Species of Thailand

Blue whistlingthrush

Myophonus caeruleus, Giovanni Antonio Scopoli, 1786

(In Thai: นกเอี้ยงถ้ำ)

The blue whistling thrush (Myophonus caeruleus) is a whistling thrush that is found in the mountains of Central Asia, South Asia, China and Southeast Asia. It is known for its loud human-like whistling song at dawn and dusk. The widely distributed populations show variations in size and plumage with several of them considered as subspecies. Like others in the genus, they feed on the ground, often along streams and in damp places foraging for snails, crabs, fruits and insects.

Description

This whistling thrush is dark violet blue with shiny spangling on the tips of the body feathers other than on the lores, abdomen and under the tail. The wing coverts are a slightly different shade of blue and the median coverts have white spots at their tips. The bill is yellow and stands in contrast. The inner webs of the flight and tail feathers is black. The sexes are similar in plumage.

It measures 31 - 35 cm in length. Weight across the subspecies can range from 136 to 231 g. For comparison, the blue whistling thrush commonly weighs twice as much as an American robin. This species is possibly the largest extant thrush though size overlap does occur with the similar by length great thrush and the insular Amami thrush, whose mean body mass falls around the middle of those of the whistling thrush. Among standard measurements, the wing chord can measure 15.5 - 20 cm long, the tarsus is 4.5 - 5.5 cm and the bill is 2.9 - 4.6 cm. Size varies across the range with larger thrushes found to the north of the species range and slightly smaller ones to the south, corresponding with Bergmann's rule. In northern China, males and females average 188 g and 171 g, whereas in India they average 167.5 g and 158.5 g.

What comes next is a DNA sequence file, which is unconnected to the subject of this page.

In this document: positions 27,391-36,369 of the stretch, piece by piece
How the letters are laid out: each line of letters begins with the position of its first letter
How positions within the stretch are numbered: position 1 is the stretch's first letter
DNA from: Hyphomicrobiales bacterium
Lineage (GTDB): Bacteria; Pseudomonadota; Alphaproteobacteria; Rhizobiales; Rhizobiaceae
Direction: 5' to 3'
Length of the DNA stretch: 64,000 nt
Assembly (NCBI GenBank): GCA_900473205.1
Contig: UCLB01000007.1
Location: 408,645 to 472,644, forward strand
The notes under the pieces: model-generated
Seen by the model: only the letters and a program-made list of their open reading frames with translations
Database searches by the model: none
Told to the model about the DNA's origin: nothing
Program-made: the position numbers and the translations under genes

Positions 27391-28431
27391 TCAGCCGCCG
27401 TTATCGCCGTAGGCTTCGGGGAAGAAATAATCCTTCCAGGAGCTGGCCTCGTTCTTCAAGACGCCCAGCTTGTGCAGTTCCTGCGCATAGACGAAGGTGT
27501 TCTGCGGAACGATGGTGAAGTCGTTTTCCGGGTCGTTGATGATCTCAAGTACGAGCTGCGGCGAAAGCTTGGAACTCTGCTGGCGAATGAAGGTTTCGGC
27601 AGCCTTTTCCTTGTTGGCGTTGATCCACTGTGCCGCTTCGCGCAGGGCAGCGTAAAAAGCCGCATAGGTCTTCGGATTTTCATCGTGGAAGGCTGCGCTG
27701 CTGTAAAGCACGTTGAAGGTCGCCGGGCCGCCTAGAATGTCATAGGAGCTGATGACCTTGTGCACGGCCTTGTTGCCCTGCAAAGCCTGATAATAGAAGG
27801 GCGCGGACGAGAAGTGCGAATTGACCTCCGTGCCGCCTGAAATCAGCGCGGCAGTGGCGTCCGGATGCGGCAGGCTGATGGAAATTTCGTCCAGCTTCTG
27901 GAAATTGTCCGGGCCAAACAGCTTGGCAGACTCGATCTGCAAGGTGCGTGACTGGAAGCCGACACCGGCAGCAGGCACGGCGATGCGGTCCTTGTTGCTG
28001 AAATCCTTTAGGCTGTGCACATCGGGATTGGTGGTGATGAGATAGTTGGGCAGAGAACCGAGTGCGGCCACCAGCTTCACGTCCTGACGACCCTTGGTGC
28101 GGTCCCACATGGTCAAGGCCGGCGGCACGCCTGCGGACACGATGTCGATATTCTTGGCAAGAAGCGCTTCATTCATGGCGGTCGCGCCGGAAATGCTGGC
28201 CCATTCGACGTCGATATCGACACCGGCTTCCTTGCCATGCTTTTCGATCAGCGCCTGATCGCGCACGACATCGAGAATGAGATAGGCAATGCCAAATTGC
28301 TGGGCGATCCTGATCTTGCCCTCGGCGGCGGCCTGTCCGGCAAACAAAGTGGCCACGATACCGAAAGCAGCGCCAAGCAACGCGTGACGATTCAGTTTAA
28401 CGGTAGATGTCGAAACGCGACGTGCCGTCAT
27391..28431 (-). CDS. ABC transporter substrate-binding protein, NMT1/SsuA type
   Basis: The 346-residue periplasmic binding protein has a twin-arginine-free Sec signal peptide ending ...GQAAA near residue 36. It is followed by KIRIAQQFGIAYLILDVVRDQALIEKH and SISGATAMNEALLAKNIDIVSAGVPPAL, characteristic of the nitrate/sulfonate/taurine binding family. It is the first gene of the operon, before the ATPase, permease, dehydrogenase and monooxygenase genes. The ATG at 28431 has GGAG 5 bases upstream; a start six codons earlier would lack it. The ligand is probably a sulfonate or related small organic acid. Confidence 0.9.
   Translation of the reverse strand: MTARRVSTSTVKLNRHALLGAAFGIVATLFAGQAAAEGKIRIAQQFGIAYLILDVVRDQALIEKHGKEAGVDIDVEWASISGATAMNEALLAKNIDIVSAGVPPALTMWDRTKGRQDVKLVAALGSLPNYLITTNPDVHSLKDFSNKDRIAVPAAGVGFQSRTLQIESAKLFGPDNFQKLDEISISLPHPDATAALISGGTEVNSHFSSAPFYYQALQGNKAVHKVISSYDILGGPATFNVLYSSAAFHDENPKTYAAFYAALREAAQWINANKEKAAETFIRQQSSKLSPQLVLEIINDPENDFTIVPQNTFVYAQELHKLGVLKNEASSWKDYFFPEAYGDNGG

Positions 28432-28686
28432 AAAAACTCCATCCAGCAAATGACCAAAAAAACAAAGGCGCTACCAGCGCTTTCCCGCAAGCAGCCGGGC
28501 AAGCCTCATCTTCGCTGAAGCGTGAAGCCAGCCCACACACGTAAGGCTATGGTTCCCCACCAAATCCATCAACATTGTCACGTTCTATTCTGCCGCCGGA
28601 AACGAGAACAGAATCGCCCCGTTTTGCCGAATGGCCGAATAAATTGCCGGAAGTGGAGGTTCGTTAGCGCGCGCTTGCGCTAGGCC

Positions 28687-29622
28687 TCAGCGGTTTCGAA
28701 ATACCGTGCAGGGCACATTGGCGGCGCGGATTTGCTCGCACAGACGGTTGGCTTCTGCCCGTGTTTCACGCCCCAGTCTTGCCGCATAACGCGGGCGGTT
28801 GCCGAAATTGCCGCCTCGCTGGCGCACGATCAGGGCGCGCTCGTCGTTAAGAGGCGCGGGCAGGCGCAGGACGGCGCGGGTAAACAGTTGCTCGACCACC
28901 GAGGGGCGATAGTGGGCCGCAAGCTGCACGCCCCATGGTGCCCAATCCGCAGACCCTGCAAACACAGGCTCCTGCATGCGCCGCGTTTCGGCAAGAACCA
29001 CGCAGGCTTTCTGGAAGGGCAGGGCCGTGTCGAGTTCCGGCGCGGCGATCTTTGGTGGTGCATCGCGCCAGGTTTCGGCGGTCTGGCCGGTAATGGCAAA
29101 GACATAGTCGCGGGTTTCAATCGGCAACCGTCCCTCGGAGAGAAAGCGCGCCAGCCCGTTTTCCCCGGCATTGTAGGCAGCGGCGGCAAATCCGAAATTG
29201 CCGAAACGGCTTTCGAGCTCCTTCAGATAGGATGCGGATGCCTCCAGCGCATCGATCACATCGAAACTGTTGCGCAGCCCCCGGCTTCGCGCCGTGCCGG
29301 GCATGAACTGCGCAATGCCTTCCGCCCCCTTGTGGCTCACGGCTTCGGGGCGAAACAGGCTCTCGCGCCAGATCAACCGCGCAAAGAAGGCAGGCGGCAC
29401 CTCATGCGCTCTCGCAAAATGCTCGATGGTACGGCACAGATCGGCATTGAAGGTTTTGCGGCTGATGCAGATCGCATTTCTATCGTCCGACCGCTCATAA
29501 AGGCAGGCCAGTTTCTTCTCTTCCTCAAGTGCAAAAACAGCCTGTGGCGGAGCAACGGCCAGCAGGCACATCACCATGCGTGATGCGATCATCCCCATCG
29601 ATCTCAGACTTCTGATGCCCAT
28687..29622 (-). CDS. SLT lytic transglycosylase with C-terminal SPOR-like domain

Several populations are given subspecies status. The nominate form with a black bill is found in central and eastern China. The population in Afghanistan, turkestanicus, is often included in the widespread temminckii which has a smaller bill width at the base and is found along the Himalayas east to northern Burma. The population eugenei, which lacks white spots on the median coverts, is found south into Thailand. Cambodia and the Malay peninsula have crassirostris, while dichrorhynchus with smaller spangles occurs further south and in Sumatra. The Javan population, flavirostris, has the thickest bill. The subspecies status of several populations has been questioned.

Habitat and distribution